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Neither Wolf nor Dog:
On Forgotten Roads with an Indian Elder

A review by Bert H. Hoff

Kent Nerburn, Neither Wolf nor Dog: On Forgotten Roads with an Indian Elder. (San Rafael, CA: New World Library, 1994) Order on-line







Neither Wolf Nor Dog
by Kent Nerburn
Order on-line

Kent Nerburn is best-known for Letters to my Son, with praise reviews by Shepherd Bliss and again by me in past issues. Few know that he is a reverent chronicler of Native American traditions. So much so that the daughter of an elder on the Great Plains called him and told him he needed to come out and visit Dan. So unfolds the story, described as a cross between Jack Kerouac and Black Elk Speaks. The story unfolds like a Carlos Costenada Don Juan or Lynn Andrews Medicine Woman, but with a human, modern day authenticity that the other stories lack. He gets his car repaired. He visits the gravesite from Wounded Knee. Dan has an attic full of writings of wisdom, in old notebooks and scraps of paper in shoeboxes. He burns them, much to Kentís chagrin, because they portray the Native in the Anglo stereotype of the "wise Chief" speaking words of wisdom. How about words of wisdom interspersed with the troubles and travails of ordinary life, like the rest of us live?

He states in his introduction that there will be a great many Indian readers who will be skeptical about his decision to write the book. Indians have seen themselves misinterpreted, misrepresented and unconsciously exploited by white writers of both good and bad heart. He believes he will be seen neither a white exploiter who traffics in Indian themes because they are popular, not a blue-eyed wannabe who has mysteriously discovered a Cherokee grandmother somewhere in his distant past. Nor will he be seen as one of that most pernicious breed of white writer who claims to have met some wisdom-bearing elder who has unaccountably decided to share his or her innermost cultural secrets and teachings. If he has done his job well, you will see that he is simply a person of honest heart who has had the good fortune to know and value Indian people, and who has happened upon the opportunity to create a book that can give voice to the thoughts and feelings of a very special man.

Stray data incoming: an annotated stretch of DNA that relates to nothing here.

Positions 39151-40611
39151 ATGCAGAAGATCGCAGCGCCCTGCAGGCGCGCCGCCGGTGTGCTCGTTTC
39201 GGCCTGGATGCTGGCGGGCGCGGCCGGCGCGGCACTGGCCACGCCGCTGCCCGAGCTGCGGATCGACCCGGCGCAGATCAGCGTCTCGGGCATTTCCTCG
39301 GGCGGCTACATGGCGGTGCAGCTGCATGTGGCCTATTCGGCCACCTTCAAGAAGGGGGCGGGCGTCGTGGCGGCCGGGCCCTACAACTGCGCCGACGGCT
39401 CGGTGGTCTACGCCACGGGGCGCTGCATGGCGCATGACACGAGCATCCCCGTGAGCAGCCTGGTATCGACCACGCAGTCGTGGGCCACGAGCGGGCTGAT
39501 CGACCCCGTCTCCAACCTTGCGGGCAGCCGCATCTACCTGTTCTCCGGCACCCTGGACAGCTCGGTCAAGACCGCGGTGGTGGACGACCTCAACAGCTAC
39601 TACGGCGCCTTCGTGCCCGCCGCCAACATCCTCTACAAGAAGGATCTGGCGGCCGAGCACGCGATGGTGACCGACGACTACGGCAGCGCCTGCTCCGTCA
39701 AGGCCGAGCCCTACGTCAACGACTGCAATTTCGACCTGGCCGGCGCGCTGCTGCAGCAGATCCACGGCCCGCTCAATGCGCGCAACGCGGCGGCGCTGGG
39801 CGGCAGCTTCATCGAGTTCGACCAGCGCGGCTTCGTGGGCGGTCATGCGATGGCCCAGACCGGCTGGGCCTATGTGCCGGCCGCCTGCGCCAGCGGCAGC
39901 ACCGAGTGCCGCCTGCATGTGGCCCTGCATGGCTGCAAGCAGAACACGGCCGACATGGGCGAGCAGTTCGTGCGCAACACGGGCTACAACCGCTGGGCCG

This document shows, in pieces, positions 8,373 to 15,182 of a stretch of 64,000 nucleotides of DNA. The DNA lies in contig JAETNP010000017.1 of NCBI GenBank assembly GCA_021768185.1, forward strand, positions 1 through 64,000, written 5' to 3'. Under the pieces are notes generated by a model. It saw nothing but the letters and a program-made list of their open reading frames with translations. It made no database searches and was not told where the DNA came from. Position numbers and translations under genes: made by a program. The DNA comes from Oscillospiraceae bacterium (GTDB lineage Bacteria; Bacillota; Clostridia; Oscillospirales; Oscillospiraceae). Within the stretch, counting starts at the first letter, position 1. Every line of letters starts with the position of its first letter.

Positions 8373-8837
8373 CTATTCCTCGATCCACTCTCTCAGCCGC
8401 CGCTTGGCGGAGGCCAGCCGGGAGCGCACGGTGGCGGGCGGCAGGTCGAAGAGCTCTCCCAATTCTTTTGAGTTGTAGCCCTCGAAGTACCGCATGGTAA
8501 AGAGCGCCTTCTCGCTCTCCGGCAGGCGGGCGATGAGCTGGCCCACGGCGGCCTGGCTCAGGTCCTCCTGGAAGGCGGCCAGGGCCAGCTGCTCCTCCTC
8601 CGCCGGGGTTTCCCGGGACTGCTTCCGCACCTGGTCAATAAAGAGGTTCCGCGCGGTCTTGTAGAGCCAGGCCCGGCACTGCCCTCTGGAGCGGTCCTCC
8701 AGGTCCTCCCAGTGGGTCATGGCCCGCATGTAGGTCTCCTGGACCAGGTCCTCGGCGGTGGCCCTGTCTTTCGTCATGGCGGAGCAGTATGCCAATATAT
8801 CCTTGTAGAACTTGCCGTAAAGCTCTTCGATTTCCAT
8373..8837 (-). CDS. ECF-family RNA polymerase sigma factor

I believe he has done his job well. The book reads like a very well-written novel, with a fascinating story. He brings heartfelt compassion and deep understanding to the story and he very effectively conveys the thoughts and heart-tears of this modern-day elder.

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